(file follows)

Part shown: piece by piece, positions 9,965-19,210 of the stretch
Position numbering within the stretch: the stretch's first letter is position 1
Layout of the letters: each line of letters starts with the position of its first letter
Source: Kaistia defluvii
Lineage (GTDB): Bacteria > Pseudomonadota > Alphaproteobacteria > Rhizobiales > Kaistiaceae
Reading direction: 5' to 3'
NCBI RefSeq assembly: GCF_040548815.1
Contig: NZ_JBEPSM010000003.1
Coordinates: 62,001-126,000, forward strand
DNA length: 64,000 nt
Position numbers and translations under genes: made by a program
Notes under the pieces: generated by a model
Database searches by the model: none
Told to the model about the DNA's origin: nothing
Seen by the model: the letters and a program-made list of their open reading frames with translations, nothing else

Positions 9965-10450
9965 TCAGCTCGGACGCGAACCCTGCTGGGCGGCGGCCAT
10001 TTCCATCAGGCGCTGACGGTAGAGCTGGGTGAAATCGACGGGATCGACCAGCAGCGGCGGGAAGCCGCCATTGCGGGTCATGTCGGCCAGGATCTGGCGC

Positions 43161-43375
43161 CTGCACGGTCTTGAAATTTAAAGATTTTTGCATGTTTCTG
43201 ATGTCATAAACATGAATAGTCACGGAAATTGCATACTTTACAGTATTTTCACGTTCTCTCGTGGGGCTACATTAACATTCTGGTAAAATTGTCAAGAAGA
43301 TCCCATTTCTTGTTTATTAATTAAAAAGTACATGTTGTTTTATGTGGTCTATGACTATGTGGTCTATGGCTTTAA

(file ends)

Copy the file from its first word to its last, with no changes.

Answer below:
Part shown: piece by piece, positions 9,965-19,210 of the stretch
Position numbering within the stretch: the stretch's first letter is position 1
Layout of the letters: each line of letters starts with the position of its first letter
Source: Kaistia defluvii
Lineage (GTDB): Bacteria > Pseudomonadota > Alphaproteobacteria > Rhizobiales > Kaistiaceae
Reading direction: 5' to 3'
NCBI RefSeq assembly: GCF_040548815.1
Contig: NZ_JBEPSM010000003.1
Coordinates: 62,001-126,000, forward strand
DNA length: 64,000 nt
Position numbers and translations under genes: made by a program
Notes under the pieces: generated by a model
Database searches by the model: none
Told to the model about the DNA's origin: nothing
Seen by the model: the letters and a program-made list of their open reading frames with translations, nothing else

Positions 9965-10450
9965 TCAGCTCGGACGCGAACCCTGCTGGGCGGCGGCCAT
10001 TTCCATCAGGCGCTGACGGTAGAGCTGGGTGAAATCGACGGGATCGACCAGCAGCGGCGGGAAGCCGCCATTGCGGGTCATGTCGGCCAGGATCTGGCGC

Positions 43161-43375
43161 CTGCACGGTCTTGAAATTTAAAGATTTTTGCATGTTTCTG
43201 ATGTCATAAACATGAATAGTCACGGAAATTGCATACTTTACAGTATTTTCACGTTCTCTCGTGGGGCTACATTAACATTCTGGTAAAATTGTCAAGAAGA
43301 TCCCATTTCTTGTTTATTAATTAAAAAGTACATGTTGTTTTATGTGGTCTATGACTATGTGGTCTATGGCTTTAA